"We don't really have much up here, so basketball is all I do," the 17-year-old tells CBS News correspondent Priya David.
And, since he was a boy, Sean has always wanted to meet Kobe Bryant, a dream that seemed to matter even more after an accident in the fall of 2007.
Sean was working on a farm in northern Maine, loading potatoes onto a metal conveyor, when he slipped.
His best friend, Brad Trask, was beside him.
"I saw his arm go in and heard him scream," Trask recalls. "It's the worst scream I've ever heard."
The owner of the farm had to use a torch to burn through metal.
Sean's arm was later amputated.
"I woke up there was a towel over my arm," Sean says. ... "And I pretty much just broke down after that."
Across the continent, in Los Angeles, Bryant, the superstar guard and National Basketball Association Most Valuable Player, was feeling the rush of victory and disappointment of defeat.
"Basketball itself is such a metaphor for life, because you'll face different obstacles when you play the game that you have to overcome," Bryant says. "I think we've all in our lives encountered moments ... where you just feel you're not strong enough to walk anymore. ... That's when you rely on God to carry you."
Sean found strength watching Bryant struggle, and triumph on the basketball court.
Sean says he learned, "There's no sense in giving up when you've still got a chance."
Through insurance, Sean received a state-of-the-art prosthetic arm called an i-Limb -- a bionic device that would give Sean a chance to play basketball like he used to.
The i-Limb responds to muscle impulses, and moves much like a real hand.
"You think," Sean reflects, "after losing your hand, you wouldn't get another chance at regaining one."
Sean's mom, along with the prosthetic company, secretly arranged for Sean to attend the Kobe Bryant Basketball Academy in Los Angeles, a camp for aspiring basketball players from all over the country.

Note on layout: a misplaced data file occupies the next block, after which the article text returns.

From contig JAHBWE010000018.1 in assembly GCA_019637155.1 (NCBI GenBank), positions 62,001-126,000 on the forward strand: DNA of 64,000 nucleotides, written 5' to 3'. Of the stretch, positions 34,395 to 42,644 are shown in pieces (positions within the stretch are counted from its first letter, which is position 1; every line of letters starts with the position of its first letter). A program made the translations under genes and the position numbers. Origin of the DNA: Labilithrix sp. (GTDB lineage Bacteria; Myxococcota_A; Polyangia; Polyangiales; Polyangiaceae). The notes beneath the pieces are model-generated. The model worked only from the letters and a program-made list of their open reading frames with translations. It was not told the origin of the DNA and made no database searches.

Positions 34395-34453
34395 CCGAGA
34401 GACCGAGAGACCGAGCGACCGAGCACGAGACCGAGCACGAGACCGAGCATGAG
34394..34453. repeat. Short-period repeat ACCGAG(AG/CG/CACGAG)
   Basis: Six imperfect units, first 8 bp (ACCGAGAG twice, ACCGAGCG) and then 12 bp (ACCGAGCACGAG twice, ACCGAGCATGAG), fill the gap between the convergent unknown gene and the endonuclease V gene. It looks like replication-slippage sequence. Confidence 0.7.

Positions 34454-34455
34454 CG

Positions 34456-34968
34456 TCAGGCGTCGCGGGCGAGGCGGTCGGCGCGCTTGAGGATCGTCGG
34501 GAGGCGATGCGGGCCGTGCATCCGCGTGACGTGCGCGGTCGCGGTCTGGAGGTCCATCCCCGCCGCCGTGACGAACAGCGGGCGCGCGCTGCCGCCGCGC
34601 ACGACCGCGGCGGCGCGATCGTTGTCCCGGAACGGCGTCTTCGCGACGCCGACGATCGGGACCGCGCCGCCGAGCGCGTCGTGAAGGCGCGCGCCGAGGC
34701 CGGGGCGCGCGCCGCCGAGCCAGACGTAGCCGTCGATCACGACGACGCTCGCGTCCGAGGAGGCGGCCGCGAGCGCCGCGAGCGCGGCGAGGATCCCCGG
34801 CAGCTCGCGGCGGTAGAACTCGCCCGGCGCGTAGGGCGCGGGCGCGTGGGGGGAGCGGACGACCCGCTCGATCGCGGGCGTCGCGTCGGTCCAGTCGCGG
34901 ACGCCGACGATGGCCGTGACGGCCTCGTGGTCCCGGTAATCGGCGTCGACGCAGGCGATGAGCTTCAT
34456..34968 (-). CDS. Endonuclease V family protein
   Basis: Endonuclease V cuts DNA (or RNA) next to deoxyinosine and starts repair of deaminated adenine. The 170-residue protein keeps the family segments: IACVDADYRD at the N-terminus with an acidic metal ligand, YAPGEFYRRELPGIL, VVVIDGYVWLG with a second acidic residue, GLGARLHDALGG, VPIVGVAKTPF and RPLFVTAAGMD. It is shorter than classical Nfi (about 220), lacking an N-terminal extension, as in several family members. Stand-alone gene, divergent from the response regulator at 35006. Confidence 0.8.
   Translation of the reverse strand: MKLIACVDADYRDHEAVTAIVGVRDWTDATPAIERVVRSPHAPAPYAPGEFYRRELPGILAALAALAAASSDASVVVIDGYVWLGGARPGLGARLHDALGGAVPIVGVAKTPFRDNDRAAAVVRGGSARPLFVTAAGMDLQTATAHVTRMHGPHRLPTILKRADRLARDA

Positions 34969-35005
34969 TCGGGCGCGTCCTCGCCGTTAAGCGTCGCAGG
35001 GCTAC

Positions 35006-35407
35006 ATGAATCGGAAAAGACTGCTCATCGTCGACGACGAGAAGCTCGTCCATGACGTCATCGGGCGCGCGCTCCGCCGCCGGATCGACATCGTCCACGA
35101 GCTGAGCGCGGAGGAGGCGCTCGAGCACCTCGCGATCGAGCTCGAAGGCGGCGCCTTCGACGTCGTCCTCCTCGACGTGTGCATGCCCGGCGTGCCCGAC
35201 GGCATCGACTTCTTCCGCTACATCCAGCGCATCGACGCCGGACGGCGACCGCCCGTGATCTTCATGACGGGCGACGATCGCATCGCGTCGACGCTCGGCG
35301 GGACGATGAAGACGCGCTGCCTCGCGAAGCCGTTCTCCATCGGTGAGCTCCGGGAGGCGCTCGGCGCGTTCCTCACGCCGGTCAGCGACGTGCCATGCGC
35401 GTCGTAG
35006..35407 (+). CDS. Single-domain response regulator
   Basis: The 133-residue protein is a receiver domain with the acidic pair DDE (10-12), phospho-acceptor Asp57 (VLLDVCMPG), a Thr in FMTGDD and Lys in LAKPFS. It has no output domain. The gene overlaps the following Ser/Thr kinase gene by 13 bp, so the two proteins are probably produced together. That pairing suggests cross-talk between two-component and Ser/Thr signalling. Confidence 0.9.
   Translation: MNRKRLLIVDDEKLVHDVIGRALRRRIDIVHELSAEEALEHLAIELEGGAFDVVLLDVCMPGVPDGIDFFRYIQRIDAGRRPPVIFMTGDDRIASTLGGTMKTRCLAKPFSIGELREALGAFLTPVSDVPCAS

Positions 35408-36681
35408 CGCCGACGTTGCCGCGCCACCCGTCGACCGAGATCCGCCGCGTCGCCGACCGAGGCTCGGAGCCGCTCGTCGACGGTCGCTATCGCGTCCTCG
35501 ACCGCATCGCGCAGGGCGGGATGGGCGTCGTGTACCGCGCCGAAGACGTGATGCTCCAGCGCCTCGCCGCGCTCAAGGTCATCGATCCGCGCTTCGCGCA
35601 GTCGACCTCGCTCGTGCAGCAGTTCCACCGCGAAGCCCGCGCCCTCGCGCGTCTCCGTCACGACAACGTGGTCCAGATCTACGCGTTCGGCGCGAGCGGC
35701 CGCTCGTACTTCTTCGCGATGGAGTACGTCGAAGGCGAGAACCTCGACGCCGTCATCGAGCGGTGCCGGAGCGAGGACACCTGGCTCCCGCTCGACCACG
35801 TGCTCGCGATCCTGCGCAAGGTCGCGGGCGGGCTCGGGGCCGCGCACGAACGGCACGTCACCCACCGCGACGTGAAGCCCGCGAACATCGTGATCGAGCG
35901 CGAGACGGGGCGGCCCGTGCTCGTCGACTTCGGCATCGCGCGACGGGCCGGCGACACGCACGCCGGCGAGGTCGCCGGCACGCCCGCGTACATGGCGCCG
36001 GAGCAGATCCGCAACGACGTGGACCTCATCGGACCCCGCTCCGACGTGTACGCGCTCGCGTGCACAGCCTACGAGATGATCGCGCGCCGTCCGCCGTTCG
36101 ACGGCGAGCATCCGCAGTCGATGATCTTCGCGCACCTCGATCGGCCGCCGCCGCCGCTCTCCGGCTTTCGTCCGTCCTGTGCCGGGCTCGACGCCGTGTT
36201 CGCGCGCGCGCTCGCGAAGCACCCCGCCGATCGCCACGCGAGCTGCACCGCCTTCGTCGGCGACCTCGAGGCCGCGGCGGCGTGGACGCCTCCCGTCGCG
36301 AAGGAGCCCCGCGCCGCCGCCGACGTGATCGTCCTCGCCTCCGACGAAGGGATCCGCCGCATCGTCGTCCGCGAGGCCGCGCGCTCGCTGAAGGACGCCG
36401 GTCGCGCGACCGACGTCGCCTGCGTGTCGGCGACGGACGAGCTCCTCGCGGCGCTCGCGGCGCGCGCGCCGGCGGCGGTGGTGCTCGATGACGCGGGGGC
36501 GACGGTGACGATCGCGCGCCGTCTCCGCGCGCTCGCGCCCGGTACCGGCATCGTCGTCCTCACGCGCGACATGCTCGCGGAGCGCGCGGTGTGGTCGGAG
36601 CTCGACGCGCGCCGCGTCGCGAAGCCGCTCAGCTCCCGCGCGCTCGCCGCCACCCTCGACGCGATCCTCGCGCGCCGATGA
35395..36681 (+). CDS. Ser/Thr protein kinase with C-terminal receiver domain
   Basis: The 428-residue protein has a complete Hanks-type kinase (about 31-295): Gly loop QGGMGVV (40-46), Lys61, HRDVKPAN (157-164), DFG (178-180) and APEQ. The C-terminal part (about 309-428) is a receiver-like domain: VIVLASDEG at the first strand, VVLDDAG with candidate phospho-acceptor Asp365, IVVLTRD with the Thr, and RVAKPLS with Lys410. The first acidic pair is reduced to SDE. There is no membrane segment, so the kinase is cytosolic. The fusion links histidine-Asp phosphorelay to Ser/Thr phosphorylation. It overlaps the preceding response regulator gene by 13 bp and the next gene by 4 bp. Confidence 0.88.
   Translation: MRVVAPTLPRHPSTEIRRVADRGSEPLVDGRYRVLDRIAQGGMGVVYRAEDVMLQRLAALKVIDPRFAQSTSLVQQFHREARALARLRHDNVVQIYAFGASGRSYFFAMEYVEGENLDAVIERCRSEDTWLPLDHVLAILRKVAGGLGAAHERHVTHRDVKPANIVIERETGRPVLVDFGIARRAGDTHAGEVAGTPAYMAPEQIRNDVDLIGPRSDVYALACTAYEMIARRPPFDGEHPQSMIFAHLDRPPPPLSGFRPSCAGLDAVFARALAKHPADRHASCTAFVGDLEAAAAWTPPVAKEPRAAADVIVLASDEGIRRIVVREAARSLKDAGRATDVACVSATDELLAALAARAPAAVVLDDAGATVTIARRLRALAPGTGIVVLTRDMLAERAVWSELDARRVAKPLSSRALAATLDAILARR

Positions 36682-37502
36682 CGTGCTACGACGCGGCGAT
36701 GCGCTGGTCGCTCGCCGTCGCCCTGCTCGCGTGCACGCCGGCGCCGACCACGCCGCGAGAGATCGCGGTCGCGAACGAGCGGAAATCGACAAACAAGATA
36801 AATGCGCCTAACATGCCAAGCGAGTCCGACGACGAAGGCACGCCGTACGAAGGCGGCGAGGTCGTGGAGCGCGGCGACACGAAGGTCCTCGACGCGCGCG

When he was told, tears welled up in Sean's eyes, and he and his mom shared a long, tight embrace.
For the first time in his life, Sean boarded an airplane, and flew the 3,000 miles to L.A. The furthest he'd ever been from home before that, he says, was Ohio.
And Sean got to meet his idol, Kobe Bryant.
"Enjoy yourself, man,' Bryant implored Sean. "Give 'em the business!"
"Seeing Kobe in person pretty much brought all this, of what I thought I dreamed, and turned it into reality," Sean says.
Seam went through his paces on the courts in the camp, though without the i-Limb.
"Playing like I am shows that I'm still able to play like everybody else, and I still have the same skills as everybody else," Sean observes.
"How would you like to see a kid like Sean play?" David asked Bryant. "He has one arm. What would you say to him?"
"Go to work. Go to work. Go to work," Bryant answered.
Sean didn't wear the i-Limb at camp, David says, because he's still getting used to it, and he wanted to show the other kids there that even, without his i-Limb, he could play basketball as well as anyone else.
And, David adds, Sean has an admirer of his own -- a five-year-old boy named Cody -- the son of Sean's coach -- who plays basketball with one arm behind his back, apparently in admiration of Sean.
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